Former leaders can ordinarily rely on their parties to act as a last line of defence. In Blair’s case, however, much of the greatest opprobrium comes from his own side. Jeremy Corbyn inclines to the view that Iraq was not merely a blunder but a crime. In last year’s Labour leadership election, Liz Kendall, the most Blair-esque candidate, was rewarded with 4.5 per cent of the vote. The former prime minister’s imprimatur has become the political equivalent of the black spot.

Yet outside of the Labour leadership, Blairism endures in notable and often surprising forms. Sadiq Khan won the party’s London mayoral selection by running to the left of Tessa Jowell, one of Tony Blair’s closest allies. But his successful campaign against Zac Goldsmith drew lessons from Blair’s election triumphs. Khan relentlessly presented himself as “pro-business” and reached out beyond Labour’s core vote. After his victory, he was liberated to use the B-word, contrasting what “Tony Blair did [in opposition]” with Corbyn’s approach.

In their defence of the UK’s EU membership, David Cameron and George Osborne have deployed arguments once advanced by New Labour. The strategically minded Chancellor has forged an unlikely friendship with his former nemesis Peter Mandelson. In the domestic sphere, through equal marriage, the National Living Wage and the 0.7 per cent overseas aid target, the Conservatives have built on, rather than dismantled, significant Labour achievements."They just swallowed the entire manual," Mandelson declared at a recent King’s College seminar. "They didn’t just read the executive summary, they are following the whole thing to the letter."

Among SNP supporters, "Blairite" is the pejorative of choice. But the parallels between their party and New Labour are more suggestive than they would wish. Like Blair, Alex Salmond and Nicola Sturgeon have avoided income tax rises in order to retain the support of middle-class Scottish conservatives. In a speech last August on education, Sturgeon echoed the Blairite mantra that "what matters is what works".

Beyond British shores, political leaders are similarly inspired by Blair – and less reticent about acknowledging as much. Matteo Renzi, the 41-year-old centre-left Italian prime minister, is a long-standing admirer. "I adore one of his sayings,” he remarked in 2013. “I love all the traditions of my party, except one: that of losing elections."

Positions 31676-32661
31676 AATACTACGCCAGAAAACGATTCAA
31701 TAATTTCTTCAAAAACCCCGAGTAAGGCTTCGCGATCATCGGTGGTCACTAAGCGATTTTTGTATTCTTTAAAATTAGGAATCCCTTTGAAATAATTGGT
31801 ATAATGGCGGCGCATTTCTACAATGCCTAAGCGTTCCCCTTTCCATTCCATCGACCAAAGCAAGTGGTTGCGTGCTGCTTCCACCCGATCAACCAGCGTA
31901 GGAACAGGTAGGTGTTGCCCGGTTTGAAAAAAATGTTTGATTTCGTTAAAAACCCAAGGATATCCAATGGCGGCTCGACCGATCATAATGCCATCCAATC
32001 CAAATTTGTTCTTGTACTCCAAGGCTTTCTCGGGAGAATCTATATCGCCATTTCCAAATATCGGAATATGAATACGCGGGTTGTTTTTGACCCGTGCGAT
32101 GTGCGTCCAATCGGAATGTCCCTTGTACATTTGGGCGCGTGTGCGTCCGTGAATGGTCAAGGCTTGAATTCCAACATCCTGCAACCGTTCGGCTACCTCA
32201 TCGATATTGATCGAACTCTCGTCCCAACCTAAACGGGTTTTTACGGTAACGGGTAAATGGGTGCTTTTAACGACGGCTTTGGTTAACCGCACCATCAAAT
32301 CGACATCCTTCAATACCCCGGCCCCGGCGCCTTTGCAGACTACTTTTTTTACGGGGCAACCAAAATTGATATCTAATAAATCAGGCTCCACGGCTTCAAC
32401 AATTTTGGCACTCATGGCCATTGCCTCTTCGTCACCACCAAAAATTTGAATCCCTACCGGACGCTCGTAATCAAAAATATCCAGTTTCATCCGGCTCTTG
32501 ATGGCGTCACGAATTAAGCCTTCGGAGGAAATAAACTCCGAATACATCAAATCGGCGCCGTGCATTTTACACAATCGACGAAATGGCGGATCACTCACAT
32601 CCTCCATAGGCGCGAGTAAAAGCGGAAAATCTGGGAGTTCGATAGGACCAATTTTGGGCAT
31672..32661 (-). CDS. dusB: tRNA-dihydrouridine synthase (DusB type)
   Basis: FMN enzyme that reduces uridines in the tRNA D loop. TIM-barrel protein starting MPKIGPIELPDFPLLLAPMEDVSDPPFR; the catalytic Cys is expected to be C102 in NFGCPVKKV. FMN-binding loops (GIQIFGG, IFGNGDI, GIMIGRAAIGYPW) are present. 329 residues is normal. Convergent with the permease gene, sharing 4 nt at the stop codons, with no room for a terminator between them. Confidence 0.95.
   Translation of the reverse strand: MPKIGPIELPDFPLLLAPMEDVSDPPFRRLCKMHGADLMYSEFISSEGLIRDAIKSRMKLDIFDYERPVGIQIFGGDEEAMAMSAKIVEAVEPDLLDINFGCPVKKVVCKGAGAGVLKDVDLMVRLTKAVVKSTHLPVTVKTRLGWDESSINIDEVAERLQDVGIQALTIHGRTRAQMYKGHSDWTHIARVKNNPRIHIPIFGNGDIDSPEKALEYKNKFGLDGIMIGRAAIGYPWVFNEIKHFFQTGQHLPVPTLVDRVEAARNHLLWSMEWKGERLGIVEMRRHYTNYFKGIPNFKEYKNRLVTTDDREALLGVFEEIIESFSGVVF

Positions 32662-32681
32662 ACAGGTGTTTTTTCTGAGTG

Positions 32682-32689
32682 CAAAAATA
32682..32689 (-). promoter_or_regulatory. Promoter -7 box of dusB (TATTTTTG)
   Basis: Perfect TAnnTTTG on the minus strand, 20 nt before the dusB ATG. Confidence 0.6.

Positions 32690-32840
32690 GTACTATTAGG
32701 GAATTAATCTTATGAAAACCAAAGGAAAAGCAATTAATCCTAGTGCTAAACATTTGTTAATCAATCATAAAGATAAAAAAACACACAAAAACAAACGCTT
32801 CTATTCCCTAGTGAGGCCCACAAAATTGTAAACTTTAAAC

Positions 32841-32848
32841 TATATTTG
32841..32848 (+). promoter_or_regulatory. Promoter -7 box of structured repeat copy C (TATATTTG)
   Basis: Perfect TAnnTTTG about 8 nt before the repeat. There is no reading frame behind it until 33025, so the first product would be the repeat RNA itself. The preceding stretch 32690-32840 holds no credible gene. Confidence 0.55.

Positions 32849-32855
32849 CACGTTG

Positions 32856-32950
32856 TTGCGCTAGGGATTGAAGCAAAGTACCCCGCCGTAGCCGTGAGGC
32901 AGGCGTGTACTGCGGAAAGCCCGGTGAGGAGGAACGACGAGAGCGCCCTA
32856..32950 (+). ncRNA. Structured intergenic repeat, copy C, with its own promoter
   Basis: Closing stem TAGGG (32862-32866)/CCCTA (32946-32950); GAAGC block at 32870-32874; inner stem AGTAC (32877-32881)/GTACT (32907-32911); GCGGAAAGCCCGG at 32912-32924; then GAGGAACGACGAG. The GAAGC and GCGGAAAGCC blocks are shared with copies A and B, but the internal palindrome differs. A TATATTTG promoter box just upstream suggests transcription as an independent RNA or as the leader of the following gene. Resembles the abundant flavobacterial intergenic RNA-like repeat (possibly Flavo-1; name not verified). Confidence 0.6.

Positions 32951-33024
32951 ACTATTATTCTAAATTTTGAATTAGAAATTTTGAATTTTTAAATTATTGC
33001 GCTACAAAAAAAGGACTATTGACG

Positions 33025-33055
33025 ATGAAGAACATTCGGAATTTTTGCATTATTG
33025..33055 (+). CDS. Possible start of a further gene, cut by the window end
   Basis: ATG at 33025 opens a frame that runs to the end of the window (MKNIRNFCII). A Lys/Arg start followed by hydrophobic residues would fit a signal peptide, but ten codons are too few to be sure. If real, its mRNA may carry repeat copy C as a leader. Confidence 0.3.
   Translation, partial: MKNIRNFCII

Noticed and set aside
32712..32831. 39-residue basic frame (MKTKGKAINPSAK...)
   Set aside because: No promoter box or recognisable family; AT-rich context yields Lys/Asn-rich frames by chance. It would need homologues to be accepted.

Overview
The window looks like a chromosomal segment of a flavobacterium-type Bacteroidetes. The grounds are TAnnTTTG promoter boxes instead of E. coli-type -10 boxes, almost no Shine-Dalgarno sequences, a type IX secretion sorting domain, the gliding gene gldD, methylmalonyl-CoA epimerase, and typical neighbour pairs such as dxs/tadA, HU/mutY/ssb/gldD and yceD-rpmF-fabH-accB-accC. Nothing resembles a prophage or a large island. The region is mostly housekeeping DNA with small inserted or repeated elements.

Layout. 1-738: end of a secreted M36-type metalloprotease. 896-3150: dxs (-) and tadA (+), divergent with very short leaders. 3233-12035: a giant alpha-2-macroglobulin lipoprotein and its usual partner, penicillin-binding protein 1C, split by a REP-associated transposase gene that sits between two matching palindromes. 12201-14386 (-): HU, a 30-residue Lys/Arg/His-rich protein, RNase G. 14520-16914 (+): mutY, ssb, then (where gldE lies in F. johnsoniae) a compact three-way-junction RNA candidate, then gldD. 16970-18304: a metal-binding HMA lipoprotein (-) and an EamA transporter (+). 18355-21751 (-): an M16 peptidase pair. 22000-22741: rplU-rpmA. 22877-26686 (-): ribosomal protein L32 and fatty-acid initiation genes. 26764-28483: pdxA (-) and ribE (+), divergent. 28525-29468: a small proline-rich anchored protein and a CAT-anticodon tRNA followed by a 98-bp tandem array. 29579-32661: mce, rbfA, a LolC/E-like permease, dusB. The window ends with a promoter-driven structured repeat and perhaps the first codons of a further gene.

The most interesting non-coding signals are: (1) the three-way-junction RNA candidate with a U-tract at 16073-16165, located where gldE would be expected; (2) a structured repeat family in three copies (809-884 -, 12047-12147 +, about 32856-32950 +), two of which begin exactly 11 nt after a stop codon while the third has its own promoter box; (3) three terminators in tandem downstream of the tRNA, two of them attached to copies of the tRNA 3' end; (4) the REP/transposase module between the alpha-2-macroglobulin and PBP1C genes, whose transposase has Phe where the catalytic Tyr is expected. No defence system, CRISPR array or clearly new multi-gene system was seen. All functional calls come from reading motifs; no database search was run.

In France, the reform-minded prime minister, Manuel Valls, and the minister of economy, Emmanuel Macron, are also self-described Blairites. Macron, who in April launched his own political movement, En Marche!, will shortly decide whether to challenge for the presidency next year. When he was compared to Blair by the TV presenter Andrew Marr, his response reflected the former prime minister’s diminished domestic reputation: “I don’t know if, in your mouth, that is a promise or a threat.”

The continuing attraction of Blair’s “third way” to European politicians reflects the failure of the project’s social-democratic critics to construct an alternative. Those who have sought to do so have struggled both in office (François Hollande) and out of it (Ed Miliband). The left is increasingly polarised between reformers and radicals (Corbyn, Syriza, Podemos), with those in between straining for relevance.

Despite his long absences from Britain, Blair’s friends say that he remains immersed in the intricacies of Labour politics. He has privately warned MPs that any attempt to keep Corbyn off the ballot in the event of a leadership challenge would be overruled by the National Executive Committee. At Methodist Central Hall, he said of Corbyn’s supporters: “It’s clear they can take over a political party. What’s not clear to me is whether they can take over a country.”

It was Blair’s insufficient devotion to the former task that enabled the revival of the left. As Alastair Campbell recently acknowledged: “We failed to develop talent, failed to cement organisational and cultural change in the party and failed to secure our legacy.” Rather than effecting a permanent realignment, as the right of the party hoped and the left feared, New Labour failed to outlive its creators.

It instead endures in a fragmented form as politicians at home and abroad co-opt its defining features: its pro-business pragmatism, its big-tent electoralism, its presentational nous. Some of Corbyn’s ­allies privately fear that Labour will one day re-embrace Blairism. But its new adherents would never dare to use that name.

George Eaton is political editor of the New Statesman.

This article first appeared in the 26 May 2016 issue of the New Statesman, The Brexit odd squad